Handyman carries Cavalier attitude Boys basketball: A weight-training program helped South Carroll's Matt Steppling from being pushed around. His skills and new team chemistry are producing a winning season.


Senior forward Matt Steppling is South Carroll's handyman.

Ask Cavaliers coach Jim Carnes about all the different things Steppling provides on the basketball court, and he'll come up with a lengthy list -- scoring, rebounding, versatility and leadership, to name a few.

Then ask him what the 6-foot-4 Steppling does best of all, and you won't have to wait long for an answer.

"The best thing is his consistency. I know what to expect from Matt, and I get it every night," Carnes said. "He's very aggressive, both offensively and defensively, and always gives you 100 percent. It's nice to have him."

jTC Steppling's success this season -- he's averaging around 14 points and eight rebounds a game -- has been a microcosm of the 9-4 Cavaliers' good fortunes. Last season, he saw just enough time to get a varsity letter, but the experience was vital in preparing for his senior year.

"Last year, I went inside and got pushed around a lot," he said. "Weight training was the best thing I ever did. After last season, I took a class that got me on some programs, and I've really taken to it. I'm a lot more confident on the court, knowing no one's going to push me around. It's nice doing a little of the shoving instead of taking it."

Carnes took immediate notice.

"Right from the start -- Day 1 of practice -- he took control. He has done everything he could to make himself the best basketball player he can be," he said. "He ran cross country the past two years, hit the weight room, and it's paying off for him now."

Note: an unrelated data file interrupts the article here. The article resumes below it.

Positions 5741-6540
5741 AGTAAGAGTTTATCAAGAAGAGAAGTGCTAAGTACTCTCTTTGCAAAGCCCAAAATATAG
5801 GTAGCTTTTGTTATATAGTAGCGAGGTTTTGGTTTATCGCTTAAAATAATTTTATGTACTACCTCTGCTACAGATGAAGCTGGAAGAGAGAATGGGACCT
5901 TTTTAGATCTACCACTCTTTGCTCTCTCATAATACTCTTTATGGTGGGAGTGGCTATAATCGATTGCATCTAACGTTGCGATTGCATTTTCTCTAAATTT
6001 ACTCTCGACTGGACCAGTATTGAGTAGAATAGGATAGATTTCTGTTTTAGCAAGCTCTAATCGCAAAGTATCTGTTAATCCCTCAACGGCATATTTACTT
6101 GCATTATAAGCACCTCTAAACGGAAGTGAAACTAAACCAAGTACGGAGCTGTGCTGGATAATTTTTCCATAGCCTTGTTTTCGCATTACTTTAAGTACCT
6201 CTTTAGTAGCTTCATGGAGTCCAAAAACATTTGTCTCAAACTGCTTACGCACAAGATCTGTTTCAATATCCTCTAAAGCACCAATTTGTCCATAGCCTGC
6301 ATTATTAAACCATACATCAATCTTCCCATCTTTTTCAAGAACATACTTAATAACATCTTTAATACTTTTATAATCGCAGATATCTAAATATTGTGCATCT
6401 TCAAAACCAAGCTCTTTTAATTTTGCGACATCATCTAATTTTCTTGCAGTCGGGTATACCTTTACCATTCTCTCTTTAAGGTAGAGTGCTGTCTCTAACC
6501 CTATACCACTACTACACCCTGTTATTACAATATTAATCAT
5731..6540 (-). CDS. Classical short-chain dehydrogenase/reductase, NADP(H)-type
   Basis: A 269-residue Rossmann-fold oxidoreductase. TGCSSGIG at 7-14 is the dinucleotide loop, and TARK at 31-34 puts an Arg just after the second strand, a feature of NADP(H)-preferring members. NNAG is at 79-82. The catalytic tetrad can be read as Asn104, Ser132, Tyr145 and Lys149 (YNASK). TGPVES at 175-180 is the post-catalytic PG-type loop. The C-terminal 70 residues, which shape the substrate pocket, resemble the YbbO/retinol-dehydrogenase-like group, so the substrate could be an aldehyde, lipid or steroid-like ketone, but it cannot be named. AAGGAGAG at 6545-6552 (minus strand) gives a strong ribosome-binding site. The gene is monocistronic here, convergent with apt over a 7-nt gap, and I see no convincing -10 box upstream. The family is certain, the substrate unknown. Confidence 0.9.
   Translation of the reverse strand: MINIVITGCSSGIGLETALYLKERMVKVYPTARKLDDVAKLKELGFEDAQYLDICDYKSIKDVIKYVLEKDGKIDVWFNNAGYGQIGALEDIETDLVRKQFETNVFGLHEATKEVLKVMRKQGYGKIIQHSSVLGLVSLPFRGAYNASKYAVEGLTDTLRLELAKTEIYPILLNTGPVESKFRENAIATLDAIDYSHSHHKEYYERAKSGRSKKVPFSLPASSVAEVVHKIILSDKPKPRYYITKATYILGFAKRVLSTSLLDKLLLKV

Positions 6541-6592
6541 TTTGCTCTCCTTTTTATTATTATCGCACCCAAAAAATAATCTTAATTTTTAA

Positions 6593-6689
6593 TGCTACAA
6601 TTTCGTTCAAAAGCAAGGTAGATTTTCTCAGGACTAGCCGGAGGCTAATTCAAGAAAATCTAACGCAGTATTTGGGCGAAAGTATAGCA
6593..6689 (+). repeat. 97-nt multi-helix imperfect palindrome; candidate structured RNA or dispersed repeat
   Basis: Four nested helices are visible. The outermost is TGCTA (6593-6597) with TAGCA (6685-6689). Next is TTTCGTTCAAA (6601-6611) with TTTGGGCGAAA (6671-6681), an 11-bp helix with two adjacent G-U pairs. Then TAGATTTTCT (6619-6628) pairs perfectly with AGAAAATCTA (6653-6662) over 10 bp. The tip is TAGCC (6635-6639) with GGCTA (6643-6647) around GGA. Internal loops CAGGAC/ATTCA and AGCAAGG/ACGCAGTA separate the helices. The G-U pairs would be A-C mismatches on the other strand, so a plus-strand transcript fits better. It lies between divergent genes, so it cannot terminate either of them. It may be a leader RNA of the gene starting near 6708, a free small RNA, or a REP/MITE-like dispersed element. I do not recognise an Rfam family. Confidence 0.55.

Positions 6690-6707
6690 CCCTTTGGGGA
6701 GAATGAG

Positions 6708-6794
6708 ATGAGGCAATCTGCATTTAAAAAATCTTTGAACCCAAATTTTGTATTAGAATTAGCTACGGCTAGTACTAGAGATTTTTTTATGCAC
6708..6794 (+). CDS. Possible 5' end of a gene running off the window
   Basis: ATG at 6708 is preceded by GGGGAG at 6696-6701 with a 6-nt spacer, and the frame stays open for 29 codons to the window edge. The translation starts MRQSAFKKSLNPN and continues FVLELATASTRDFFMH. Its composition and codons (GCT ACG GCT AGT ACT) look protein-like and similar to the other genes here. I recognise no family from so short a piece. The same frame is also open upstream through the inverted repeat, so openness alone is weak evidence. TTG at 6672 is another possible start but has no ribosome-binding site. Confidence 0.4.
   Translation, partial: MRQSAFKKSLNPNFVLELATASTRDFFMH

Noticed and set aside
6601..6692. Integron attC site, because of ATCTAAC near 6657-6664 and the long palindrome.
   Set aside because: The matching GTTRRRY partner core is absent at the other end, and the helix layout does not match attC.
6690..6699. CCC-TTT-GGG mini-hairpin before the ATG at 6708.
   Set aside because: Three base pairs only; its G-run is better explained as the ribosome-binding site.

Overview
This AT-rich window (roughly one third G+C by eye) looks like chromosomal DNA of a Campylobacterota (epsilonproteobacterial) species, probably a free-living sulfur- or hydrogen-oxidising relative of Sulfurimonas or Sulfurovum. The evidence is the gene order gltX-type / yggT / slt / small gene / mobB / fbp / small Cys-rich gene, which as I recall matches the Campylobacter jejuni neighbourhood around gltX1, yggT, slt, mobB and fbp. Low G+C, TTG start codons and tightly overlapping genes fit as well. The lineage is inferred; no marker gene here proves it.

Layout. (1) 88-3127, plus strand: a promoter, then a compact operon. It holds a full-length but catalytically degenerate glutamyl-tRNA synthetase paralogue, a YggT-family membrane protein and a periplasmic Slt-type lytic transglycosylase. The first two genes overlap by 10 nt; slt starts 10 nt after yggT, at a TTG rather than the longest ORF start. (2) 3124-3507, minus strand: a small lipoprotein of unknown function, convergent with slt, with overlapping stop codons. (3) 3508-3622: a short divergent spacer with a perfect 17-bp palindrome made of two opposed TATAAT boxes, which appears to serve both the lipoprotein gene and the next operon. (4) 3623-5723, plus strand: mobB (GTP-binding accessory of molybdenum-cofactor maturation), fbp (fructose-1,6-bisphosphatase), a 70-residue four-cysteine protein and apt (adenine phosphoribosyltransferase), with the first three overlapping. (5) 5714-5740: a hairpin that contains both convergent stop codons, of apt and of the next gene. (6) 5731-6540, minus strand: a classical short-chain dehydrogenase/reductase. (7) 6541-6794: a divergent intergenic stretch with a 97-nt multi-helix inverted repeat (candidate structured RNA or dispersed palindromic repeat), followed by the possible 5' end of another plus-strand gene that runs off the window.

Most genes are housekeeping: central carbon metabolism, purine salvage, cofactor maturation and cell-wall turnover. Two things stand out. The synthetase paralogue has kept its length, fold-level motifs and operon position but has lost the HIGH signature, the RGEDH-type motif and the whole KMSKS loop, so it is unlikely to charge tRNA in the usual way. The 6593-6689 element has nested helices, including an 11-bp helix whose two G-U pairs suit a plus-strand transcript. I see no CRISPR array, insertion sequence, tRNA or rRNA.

And for the Cavaliers, who have seen everything fall into place so far this season. After winning only three games all of last year, they've found the right chemistry in this year's team.

Guard Neil Petroski and forward Brad Johnson, both seniors, are two other returnees with varsity experience.

The outside shooting void that hurt last year's team has been filled by junior John Ely, who's averaging a team-high 15 points a game -- with 32 three-pointers. "An opponent was running down the court alongside me and asked, 'Does [Ely] ever miss?' I told him, 'No'," said Steppling.

The emergence of 6-7 sophomore center Sam McGrane has given the Cavaliers plenty of inside options. With him and the 6-3 Johnson doing the banging inside, Steppling steps out to play the small forward position.

"He has range from 15 to 18 feet, and that can cause matchup problems against some teams," Carnes said. "He also goes to the basket very well and isn't afraid to mix it up inside."

Steppling knew something special was going on when the Cavaliers opened the season with a 63-49 win over Atholton.

"Last year, we lost to them by 40 points," he said. "We knew what we had to do to be successful. Winning only three games last year was a joke, and we wanted to change that. We're playing with consistency, and there's a lot of team chemistry. When I go out on the court, I want to get respect, and you don't get that unless you win. We're just going out and playing hard."

So if that means he'll be needed to rebound -- fine. Scoring, that's fine, too. Moving to the small forward position so the Cavaliers can go big -- he's there.

"I try to go out and do whatever the team needs me to do," he said. "Sometimes it's rebounding, and [for] other games, I may need to score a little more. Basically, I just try to keep the team pumped up and focused. The season has gone so well, better than I expected. It's been a good ride, and now we're just trying to keep it going."

Pub Date: 2/02/97

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